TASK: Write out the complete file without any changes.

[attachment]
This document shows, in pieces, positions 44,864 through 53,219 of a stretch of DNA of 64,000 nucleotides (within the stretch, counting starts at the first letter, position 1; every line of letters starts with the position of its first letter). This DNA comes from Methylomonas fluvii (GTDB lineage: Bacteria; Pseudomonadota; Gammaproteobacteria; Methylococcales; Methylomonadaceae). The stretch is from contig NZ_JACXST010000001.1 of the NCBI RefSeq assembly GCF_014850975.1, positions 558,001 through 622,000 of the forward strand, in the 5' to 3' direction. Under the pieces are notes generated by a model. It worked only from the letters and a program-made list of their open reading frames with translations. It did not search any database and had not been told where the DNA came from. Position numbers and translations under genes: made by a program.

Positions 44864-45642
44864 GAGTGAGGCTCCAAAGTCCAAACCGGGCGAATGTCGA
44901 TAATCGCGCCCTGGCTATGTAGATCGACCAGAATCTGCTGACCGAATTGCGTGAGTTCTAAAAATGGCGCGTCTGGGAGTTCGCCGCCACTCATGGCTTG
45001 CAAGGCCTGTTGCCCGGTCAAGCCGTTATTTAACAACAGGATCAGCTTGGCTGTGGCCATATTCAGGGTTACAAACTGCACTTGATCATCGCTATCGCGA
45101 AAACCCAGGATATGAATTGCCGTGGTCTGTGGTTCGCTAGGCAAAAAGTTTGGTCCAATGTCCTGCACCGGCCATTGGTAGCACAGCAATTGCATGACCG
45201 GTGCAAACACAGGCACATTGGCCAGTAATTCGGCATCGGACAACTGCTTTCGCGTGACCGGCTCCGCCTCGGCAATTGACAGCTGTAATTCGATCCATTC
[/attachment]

This document shows, in pieces, positions 44,864 through 53,219 of a stretch of DNA of 64,000 nucleotides (within the stretch, counting starts at the first letter, position 1; every line of letters starts with the position of its first letter). This DNA comes from Methylomonas fluvii (GTDB lineage: Bacteria; Pseudomonadota; Gammaproteobacteria; Methylococcales; Methylomonadaceae). The stretch is from contig NZ_JACXST010000001.1 of the NCBI RefSeq assembly GCF_014850975.1, positions 558,001 through 622,000 of the forward strand, in the 5' to 3' direction. Under the pieces are notes generated by a model. It worked only from the letters and a program-made list of their open reading frames with translations. It did not search any database and had not been told where the DNA came from. Position numbers and translations under genes: made by a program.

Positions 44864-45642
44864 GAGTGAGGCTCCAAAGTCCAAACCGGGCGAATGTCGA
44901 TAATCGCGCCCTGGCTATGTAGATCGACCAGAATCTGCTGACCGAATTGCGTGAGTTCTAAAAATGGCGCGTCTGGGAGTTCGCCGCCACTCATGGCTTG
45001 CAAGGCCTGTTGCCCGGTCAAGCCGTTATTTAACAACAGGATCAGCTTGGCTGTGGCCATATTCAGGGTTACAAACTGCACTTGATCATCGCTATCGCGA
45101 AAACCCAGGATATGAATTGCCGTGGTCTGTGGTTCGCTAGGCAAAAAGTTTGGTCCAATGTCCTGCACCGGCCATTGGTAGCACAGCAATTGCATGACCG
45201 GTGCAAACACAGGCACATTGGCCAGTAATTCGGCATCGGACAACTGCTTTCGCGTGACCGGCTCCGCCTCGGCAATTGACAGCTGTAATTCGATCCATTC